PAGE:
About this event

  • Date and time Thu 24 Jun 2021 from 10:00am to 3:05pm
  • Location Online
  • Organised by Critical Care Medicine

This prestigious biennial webinar will offer multidisciplinary expert perspective on the recovery of critically ill patients with complex needs. 

National and international leaders across the field of critical care will provide a summary on various aspects of the recovery pathway after critical illness - including demography, the impact of physical, psychological, cognitive, nutritional and economic sequelae, and highlight some of the very latest clinical trials.

Join us to discover the importance of a multidisciplinary recovery pathway delivered across the field of critical care and to examine current researches on how we could bring together a team that is focused on improving all aspects of the experience of survivorship following critical illness.

CALL FOR ABSTRACTS 

Critical Care Medicine Section: Poster prize

Prize: £250

Submission deadline: Tuesday 26 January 2021

Open to: To all UK trainees

Application guidelines:

Submit an abstract based on any topic relating to recovery after critical care of no more than 250 words (excluding title, authors and references). The best abstracts will be selected to present a poster at the meeting on Friday 26 March 2021

To find out more or submit an abstract, please click here.

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Tickets

Standard pricing available until 24 June 2021.

Member

RSM Member RSM Trainee RSM Student
£0.00 £0.00 £0.00

Non - Member

Non - Member Trainee Student
£60.00 £45.00 £30.00

Key speakers

Professor Stephen Brett

Professor of Critical Care, Department of Surgery and Cancer, Imperial College London and Consultant in Intensive Care Medicine, Imperial College Healthcare NHS Trust

Dr Eve Corner

Lecturer in Physiotherapy, Brunel University London

Penelope Firshman

Clinical Lead Critical Care Occupational Therapist, Kings College Hospital

Speaker's biography

Penelope qualified as an Occupational Therapist in 2008 and is a specialist in critical care and neurology.  Penelope also holds a bachelor of science in psychology and completed the European Masters of Science in Occupational Therapy in 2019. Penelope is clinical lead Occupational Therapist at King’s College Hospital in London.  Penelope leads a large team of occupational therapists providing occupational rehabilitation for patients in critical care units at the trust. Penelope is passionate about promoting good quality recovery from critical illness and the role of occupational therapy in this.  Penelope completed her master research exploring patient’s experience of occupation during critical illness and has published with the Society of Critical Care Medicine’s THRIVE collaborative regarding the importance of critical care follow-up. Penelope continues to be active in research in the UK and works nationally to enhance the role of occupational therapy and promote the importance of occupation during critical illness recovery.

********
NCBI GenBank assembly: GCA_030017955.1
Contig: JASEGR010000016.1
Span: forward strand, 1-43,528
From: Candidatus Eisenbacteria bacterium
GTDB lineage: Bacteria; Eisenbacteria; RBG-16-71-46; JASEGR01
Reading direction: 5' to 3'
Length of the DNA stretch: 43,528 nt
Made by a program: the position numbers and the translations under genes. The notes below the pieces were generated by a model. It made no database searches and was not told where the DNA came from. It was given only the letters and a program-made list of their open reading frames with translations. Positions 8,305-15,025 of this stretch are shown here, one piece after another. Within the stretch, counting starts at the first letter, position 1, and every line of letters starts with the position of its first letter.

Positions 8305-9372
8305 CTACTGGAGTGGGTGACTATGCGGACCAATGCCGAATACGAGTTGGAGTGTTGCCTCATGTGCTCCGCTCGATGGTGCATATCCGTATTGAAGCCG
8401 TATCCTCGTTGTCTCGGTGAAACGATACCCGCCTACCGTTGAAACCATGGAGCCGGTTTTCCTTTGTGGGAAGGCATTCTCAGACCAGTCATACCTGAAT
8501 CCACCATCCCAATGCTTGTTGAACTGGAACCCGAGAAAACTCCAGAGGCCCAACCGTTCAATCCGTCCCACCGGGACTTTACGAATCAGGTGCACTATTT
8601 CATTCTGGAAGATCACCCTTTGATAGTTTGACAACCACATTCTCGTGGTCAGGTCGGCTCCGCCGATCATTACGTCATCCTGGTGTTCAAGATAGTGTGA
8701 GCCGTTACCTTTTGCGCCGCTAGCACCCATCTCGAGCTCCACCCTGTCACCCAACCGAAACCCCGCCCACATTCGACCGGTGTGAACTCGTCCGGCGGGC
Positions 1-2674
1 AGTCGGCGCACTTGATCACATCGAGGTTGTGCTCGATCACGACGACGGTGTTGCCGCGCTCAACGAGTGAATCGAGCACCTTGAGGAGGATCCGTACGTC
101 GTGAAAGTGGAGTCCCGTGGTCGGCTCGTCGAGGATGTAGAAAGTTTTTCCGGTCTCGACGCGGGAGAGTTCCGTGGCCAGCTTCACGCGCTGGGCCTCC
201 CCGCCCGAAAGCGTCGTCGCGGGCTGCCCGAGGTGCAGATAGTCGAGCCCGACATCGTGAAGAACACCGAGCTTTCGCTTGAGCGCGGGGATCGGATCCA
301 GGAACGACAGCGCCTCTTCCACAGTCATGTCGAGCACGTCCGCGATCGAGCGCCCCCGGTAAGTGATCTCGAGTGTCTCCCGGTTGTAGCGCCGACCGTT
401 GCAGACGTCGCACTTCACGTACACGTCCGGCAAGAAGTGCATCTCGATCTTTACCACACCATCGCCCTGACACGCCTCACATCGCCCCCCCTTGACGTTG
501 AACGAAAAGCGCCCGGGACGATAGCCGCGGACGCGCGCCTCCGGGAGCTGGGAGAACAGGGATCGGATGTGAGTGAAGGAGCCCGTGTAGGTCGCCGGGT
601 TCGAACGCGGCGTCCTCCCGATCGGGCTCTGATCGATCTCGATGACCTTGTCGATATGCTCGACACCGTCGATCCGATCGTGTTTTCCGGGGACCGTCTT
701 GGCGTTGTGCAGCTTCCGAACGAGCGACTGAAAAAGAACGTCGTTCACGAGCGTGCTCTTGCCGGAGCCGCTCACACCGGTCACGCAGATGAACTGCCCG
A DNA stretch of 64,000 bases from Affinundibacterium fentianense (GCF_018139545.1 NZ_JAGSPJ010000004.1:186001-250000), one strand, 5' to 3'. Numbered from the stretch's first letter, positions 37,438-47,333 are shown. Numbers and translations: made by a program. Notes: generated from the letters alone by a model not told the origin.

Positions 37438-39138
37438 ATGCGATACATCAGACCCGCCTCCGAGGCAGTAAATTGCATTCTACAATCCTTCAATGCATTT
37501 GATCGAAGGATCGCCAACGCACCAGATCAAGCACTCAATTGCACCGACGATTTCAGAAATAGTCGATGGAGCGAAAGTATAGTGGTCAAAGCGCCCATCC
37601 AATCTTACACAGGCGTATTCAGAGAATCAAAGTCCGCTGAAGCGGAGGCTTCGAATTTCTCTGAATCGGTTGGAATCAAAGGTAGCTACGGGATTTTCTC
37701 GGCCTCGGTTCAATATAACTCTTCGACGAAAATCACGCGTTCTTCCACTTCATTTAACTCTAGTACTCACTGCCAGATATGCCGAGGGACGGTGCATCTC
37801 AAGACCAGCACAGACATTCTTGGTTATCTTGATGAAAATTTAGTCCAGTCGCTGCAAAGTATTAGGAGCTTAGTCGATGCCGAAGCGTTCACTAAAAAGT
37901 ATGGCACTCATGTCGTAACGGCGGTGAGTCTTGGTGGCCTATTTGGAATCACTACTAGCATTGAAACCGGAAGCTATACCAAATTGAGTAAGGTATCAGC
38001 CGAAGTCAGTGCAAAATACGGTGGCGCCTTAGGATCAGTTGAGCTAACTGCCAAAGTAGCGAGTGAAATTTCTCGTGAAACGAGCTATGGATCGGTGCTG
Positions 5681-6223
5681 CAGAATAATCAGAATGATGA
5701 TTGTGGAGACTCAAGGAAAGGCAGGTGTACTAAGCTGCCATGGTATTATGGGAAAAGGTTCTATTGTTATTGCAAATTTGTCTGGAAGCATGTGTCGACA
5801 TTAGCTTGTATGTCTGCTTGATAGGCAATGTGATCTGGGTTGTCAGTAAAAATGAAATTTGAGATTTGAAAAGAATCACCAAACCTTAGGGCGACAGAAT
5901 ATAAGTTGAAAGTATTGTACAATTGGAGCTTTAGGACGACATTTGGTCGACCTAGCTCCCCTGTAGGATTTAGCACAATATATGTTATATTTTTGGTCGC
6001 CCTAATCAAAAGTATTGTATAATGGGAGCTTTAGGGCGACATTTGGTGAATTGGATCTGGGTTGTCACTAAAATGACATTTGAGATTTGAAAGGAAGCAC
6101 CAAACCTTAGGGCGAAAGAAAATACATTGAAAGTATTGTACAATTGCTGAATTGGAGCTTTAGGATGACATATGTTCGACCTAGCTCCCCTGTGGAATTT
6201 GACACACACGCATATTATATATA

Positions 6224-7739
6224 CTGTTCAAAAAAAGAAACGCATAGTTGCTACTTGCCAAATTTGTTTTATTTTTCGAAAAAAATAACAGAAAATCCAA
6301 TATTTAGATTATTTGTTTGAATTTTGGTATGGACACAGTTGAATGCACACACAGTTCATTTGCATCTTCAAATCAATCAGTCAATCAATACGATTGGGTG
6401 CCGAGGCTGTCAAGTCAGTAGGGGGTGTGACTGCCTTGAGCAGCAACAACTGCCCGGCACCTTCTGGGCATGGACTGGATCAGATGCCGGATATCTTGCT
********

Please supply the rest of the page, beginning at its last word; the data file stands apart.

Miss Danielle Bear

Principal Critical Care Dietitian, Guy’s and St Thomas’ NHS Foundation Trust

Speaker's biography

Danielle obtained her Nutrition and Dietetics degree at the University of Wollongong and after working for a short time in Sydney, she moved to London and has been the Principal Critical Care Dietitian at Guy’s and St Thomas’ NHS Foundation Trust(GSTT)for the last 10 yearsDanielle was one of two dietitians on the trial management group for the CALORIES Trial and she has recently completed prestigious Health Education England / National Institute for Health Research (HEE/NIHR)Clinical Doctoral Research Fellowship where she is exploring the measurement and prevention of skeletal muscle wasting during critical illness and the effect on recovery.

Dr Jackie McRae

Associate Professor and Director of Research, Centre for Allied Health, St George’s University of London and Consultant Speech and Language Therapist, University College London Hospitals

Speaker's biography